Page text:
“We see ourselves as a learning, teaching, and research center that benefits tremendously from this partnership,” said Mageto. “Everyone is very excited about the M.S. in biotechnology program.  The enrollment numbers will be shocking because the program is both historic and unique.”
Pipeline Program Connects Underrepresented Minorities to Physician Assistant Profession
Claflin students are dedicating one Saturday each month to an all-day Zoom session to get in-depth information about the physician assistant career path.
When high school or college students think about health care careers, they’re likely thinking of the most well-known of health professions: doctors and nurses. But health care today encompasses many more professions.

Physician assistant (PA) is one such profession, and a pilot program between the Medical University of South Carolina and Claflin University, South Carolina’s oldest HBCU (Historically Black College/University), is seeking to introduce more underrepresented minority undergraduates to this career path.

The year-long program, which began in March, will unlock some of the mysteries of PA school applications, explore the career opportunities available to PAs, and connect the undergraduates with PAs of color.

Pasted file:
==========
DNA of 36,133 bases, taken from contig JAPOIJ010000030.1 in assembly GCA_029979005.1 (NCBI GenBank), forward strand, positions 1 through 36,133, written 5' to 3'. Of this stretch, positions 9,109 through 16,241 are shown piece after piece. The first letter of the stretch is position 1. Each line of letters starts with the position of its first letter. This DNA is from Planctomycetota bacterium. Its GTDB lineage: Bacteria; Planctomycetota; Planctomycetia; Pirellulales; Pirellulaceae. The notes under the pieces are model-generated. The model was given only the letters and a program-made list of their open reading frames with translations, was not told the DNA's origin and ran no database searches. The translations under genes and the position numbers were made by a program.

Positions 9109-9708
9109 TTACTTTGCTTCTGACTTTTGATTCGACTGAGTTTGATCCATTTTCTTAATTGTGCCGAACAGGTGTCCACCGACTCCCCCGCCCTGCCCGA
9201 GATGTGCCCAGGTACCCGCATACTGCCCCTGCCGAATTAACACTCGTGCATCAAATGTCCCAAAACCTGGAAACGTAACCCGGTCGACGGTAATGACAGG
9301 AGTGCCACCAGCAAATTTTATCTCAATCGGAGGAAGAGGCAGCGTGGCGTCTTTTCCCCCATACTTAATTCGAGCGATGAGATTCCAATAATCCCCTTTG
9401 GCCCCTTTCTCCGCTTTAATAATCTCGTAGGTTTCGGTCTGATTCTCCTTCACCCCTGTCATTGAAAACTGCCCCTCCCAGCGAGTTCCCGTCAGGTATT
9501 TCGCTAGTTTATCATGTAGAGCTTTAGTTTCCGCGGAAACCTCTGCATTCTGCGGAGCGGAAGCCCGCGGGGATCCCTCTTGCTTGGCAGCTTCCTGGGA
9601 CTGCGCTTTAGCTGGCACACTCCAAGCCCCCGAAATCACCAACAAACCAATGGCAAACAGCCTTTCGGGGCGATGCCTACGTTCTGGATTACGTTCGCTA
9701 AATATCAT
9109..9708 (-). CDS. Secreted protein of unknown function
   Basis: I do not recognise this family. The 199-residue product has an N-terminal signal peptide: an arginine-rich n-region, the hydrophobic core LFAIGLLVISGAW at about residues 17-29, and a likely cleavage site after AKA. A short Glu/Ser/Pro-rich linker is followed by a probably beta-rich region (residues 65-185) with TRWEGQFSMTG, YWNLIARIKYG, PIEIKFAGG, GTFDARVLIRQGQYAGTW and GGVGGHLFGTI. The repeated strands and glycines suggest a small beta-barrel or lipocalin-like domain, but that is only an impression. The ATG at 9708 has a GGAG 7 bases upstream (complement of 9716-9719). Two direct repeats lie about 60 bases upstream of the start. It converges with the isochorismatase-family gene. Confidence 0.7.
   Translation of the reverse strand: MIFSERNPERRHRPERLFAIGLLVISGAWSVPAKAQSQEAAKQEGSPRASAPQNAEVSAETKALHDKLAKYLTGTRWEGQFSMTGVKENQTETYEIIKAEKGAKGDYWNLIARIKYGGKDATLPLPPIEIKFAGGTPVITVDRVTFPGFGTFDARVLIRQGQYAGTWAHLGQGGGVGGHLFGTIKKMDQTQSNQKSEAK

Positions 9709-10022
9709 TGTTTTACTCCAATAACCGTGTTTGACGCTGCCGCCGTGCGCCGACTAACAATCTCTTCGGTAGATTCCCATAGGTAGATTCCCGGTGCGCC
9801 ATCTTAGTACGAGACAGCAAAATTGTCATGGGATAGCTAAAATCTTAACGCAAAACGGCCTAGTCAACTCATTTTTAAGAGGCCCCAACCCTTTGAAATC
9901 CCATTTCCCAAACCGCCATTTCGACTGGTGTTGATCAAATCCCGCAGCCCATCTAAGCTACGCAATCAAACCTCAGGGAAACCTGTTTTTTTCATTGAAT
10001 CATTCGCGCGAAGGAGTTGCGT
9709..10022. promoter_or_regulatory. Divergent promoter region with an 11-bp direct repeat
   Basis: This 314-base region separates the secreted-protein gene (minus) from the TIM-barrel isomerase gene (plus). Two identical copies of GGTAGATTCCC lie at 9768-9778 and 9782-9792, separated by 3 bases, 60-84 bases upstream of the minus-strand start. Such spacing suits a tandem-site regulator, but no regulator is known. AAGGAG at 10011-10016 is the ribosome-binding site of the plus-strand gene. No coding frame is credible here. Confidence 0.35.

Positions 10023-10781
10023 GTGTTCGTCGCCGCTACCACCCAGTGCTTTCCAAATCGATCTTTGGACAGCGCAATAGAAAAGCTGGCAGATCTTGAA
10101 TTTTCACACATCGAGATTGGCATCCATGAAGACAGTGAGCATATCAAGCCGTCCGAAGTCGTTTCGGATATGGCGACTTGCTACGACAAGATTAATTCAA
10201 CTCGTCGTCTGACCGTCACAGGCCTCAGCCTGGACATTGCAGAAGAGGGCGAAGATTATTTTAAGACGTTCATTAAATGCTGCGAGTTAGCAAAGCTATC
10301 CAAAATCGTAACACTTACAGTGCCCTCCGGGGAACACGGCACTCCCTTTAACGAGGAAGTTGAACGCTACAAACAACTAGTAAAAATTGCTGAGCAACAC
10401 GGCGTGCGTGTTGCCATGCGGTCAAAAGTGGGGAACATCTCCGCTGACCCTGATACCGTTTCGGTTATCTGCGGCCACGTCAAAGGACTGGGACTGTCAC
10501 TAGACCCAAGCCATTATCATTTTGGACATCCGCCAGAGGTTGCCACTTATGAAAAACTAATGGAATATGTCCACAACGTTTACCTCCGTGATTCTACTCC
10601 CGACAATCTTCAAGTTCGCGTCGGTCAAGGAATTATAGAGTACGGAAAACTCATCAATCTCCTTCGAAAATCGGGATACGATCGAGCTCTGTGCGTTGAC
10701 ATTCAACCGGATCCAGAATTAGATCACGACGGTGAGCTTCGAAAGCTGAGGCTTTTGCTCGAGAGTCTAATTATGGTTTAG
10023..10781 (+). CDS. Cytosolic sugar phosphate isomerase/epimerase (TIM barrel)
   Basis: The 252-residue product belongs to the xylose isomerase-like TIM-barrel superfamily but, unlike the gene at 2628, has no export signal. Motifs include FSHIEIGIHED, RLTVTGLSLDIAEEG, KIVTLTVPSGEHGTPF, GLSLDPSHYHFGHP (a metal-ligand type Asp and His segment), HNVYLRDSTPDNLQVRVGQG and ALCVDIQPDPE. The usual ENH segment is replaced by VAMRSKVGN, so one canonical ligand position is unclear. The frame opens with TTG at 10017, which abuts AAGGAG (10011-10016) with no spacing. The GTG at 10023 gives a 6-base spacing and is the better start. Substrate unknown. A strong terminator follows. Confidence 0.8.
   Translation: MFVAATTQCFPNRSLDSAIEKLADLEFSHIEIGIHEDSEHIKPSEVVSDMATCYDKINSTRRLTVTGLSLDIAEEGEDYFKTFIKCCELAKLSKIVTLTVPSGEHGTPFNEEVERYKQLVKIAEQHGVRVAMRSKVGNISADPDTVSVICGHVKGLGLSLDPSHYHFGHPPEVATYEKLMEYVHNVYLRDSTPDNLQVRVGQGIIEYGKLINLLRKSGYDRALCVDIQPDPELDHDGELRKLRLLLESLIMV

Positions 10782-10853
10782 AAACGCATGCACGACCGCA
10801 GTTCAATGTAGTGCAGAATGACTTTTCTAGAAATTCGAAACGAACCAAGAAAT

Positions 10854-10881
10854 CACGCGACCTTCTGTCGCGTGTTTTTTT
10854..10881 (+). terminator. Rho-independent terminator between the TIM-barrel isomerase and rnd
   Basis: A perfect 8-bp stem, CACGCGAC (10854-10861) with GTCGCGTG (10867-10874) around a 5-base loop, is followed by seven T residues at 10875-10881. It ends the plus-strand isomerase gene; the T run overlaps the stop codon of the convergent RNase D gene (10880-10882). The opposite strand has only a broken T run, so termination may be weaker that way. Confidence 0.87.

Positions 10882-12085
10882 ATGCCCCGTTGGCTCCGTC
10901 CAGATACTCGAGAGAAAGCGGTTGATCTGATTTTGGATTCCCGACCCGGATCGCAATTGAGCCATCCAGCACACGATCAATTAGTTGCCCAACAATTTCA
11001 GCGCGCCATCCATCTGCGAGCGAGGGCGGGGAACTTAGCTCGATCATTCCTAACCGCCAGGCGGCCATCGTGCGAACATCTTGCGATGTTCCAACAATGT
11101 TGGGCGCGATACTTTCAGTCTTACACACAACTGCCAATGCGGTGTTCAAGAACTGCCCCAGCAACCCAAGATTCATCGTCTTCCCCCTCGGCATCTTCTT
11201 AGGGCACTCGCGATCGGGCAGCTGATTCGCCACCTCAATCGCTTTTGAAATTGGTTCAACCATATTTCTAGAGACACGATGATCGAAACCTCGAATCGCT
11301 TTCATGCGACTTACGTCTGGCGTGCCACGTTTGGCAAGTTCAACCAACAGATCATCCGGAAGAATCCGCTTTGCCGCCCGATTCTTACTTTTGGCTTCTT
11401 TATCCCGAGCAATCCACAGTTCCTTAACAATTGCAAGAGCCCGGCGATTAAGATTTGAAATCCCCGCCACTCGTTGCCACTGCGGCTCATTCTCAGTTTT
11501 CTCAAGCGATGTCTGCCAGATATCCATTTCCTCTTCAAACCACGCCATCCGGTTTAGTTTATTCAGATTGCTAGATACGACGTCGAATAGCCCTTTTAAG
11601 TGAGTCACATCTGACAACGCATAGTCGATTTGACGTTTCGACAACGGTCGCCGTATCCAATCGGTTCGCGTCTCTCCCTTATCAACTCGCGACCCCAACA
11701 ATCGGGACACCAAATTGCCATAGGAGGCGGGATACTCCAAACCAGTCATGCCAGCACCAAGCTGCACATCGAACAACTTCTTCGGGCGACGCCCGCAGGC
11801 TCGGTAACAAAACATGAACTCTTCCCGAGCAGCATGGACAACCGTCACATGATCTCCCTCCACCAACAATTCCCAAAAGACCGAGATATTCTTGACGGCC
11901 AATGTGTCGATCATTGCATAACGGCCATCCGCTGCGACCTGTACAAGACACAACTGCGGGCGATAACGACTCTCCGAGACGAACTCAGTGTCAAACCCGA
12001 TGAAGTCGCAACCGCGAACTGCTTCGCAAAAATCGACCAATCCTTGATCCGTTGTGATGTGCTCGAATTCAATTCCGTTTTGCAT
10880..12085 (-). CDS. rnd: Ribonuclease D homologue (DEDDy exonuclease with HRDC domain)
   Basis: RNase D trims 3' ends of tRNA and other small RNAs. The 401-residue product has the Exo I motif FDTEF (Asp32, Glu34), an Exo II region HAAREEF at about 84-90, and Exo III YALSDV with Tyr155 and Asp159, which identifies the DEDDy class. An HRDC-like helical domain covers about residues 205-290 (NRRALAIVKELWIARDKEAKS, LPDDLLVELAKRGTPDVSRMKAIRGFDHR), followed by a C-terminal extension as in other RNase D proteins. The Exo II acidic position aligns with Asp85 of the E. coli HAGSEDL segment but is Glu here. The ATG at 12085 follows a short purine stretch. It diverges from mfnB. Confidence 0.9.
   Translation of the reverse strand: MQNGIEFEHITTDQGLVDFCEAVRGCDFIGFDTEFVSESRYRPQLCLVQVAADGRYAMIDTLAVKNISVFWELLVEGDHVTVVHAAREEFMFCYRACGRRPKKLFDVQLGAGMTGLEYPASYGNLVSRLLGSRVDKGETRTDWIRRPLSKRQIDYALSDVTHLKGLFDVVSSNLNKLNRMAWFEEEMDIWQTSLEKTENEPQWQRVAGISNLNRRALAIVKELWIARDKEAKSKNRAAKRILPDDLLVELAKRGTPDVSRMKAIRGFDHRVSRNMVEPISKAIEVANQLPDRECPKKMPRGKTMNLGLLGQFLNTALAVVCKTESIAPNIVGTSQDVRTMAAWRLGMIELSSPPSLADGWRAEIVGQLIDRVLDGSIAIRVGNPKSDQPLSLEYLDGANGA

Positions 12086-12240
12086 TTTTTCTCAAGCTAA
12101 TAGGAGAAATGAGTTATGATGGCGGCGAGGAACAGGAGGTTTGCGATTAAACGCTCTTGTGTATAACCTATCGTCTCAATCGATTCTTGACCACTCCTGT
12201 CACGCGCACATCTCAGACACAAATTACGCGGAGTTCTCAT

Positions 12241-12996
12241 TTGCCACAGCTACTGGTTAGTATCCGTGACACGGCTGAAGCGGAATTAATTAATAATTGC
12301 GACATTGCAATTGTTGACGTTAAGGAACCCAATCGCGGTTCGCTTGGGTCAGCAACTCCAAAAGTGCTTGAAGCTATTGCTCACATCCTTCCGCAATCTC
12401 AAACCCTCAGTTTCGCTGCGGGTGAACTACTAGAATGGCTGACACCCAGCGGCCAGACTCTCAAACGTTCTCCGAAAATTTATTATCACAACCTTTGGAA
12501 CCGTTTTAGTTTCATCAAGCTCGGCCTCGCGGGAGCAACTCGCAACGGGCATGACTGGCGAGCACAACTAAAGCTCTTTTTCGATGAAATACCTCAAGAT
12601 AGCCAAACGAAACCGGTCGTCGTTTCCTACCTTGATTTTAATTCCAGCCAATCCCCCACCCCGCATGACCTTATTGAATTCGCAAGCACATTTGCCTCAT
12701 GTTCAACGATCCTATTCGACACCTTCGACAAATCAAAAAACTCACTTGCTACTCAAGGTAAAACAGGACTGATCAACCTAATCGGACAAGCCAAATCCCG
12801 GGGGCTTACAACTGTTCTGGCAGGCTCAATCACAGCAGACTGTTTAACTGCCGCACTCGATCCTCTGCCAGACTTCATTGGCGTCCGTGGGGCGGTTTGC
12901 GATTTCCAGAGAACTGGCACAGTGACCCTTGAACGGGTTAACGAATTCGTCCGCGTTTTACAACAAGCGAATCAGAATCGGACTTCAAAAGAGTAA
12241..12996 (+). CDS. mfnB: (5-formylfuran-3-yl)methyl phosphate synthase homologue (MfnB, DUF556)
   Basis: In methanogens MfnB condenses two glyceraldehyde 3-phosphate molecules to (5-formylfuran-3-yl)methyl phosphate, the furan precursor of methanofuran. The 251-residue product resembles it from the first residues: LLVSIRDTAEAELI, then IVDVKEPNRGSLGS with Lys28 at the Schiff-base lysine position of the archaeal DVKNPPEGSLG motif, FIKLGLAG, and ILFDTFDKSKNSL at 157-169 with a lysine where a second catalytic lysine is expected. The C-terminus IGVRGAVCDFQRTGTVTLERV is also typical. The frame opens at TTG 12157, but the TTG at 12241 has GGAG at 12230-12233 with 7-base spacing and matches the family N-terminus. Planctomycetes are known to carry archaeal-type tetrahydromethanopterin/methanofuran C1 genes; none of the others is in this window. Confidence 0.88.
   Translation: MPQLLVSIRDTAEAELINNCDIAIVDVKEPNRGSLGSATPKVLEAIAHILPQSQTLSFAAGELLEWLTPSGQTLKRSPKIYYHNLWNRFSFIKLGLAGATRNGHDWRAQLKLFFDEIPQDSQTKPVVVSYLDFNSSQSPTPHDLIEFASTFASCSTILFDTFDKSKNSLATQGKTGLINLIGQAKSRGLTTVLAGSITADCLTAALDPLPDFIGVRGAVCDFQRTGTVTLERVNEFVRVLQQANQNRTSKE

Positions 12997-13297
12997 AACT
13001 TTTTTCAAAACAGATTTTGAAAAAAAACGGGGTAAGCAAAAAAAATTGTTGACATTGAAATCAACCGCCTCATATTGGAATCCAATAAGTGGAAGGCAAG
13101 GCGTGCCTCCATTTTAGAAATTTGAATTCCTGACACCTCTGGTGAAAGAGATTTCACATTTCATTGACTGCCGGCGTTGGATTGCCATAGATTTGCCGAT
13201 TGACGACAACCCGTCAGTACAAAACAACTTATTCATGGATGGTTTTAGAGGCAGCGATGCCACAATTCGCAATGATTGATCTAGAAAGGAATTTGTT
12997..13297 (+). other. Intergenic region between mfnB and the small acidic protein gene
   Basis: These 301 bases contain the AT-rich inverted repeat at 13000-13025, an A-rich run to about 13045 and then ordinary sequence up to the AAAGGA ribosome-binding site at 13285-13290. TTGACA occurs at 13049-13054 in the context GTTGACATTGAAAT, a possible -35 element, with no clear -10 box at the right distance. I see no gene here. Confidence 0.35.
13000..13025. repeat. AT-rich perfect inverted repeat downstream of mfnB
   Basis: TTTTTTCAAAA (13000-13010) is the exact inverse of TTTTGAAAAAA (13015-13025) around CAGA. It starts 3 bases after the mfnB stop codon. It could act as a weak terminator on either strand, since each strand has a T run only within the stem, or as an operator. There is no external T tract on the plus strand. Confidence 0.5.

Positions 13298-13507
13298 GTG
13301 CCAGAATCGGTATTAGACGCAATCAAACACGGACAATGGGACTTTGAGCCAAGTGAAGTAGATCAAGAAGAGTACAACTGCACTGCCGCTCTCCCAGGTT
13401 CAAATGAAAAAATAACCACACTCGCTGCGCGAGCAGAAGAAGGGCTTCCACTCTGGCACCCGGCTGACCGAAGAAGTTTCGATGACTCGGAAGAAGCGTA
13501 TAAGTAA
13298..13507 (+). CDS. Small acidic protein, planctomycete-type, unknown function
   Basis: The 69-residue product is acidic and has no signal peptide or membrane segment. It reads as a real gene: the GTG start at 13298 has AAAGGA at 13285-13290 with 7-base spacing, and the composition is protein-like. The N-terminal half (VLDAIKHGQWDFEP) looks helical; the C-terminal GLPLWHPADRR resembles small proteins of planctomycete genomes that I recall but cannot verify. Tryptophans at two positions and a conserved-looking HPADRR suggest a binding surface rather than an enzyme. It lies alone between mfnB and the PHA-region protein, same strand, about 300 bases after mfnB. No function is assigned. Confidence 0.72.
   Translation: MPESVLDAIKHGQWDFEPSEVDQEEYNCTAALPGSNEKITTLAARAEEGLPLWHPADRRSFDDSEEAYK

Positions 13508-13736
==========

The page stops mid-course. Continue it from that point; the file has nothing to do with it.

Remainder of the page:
“We also want them to know, you can go anywhere. We hope you choose MUSC, but if you don’t, the profession awaits you - and wants you,” said DaNine Fleming, Ed.D., associate chief officer for inclusive excellence in the Department of Diversity, Equity and Inclusion at MUSC.

Studies show that diversity among health care providers and researchers improve care and changes the research questions that are asked. Right now, though, less than four percent of certified PAs are black.

Fleming, a Claflin alum (Class of 1996), and Claflin administrators discussed how students are often unaware of the many options in health care. Fleming herself admits she didn’t know much about PAs until she began working at MUSC, which offers a Master of Science degree in Physician Assistant Studies through its College of Health Professions.

"There is much that is unsaid about the PA school application process leaving unconnected students in the dark," Fleming said.

“Many students of color don’t have the same kind of patient contact hours, and that precludes them sometimes from being as competitive as other students,” she said. “We keep hearing, ‘Oh, you don’t need patient contact,’ but the average student who applies to programs has anywhere from 1,500 to 4,000 contact hours.” MORE (Leslie Cantu/Medical University of South Carolina)
Alumni News
Bradley Knox, '14, was named the new head coach for the boys’ basketball team at Darlington High School (DHS) in Darlington, S.C. Knox is also an assistant coach for the school’s cross-country team. Knox was a physical education teacher at Darlington Middle School.  He has also served as head coach for the boys’ and girls’ tennis teams, and the varsity girls’ basketball team at DHS. 
Rev. Jamie T. Paulk, '98, is the new principal at Dublin High School in Dublin, Ga. Paulk received his undergraduate degree in elementary education from Claflin University and his education specialist degree focused in educational leadership from Georgia College and State University.
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President: Dr. Dwaun J. Warmack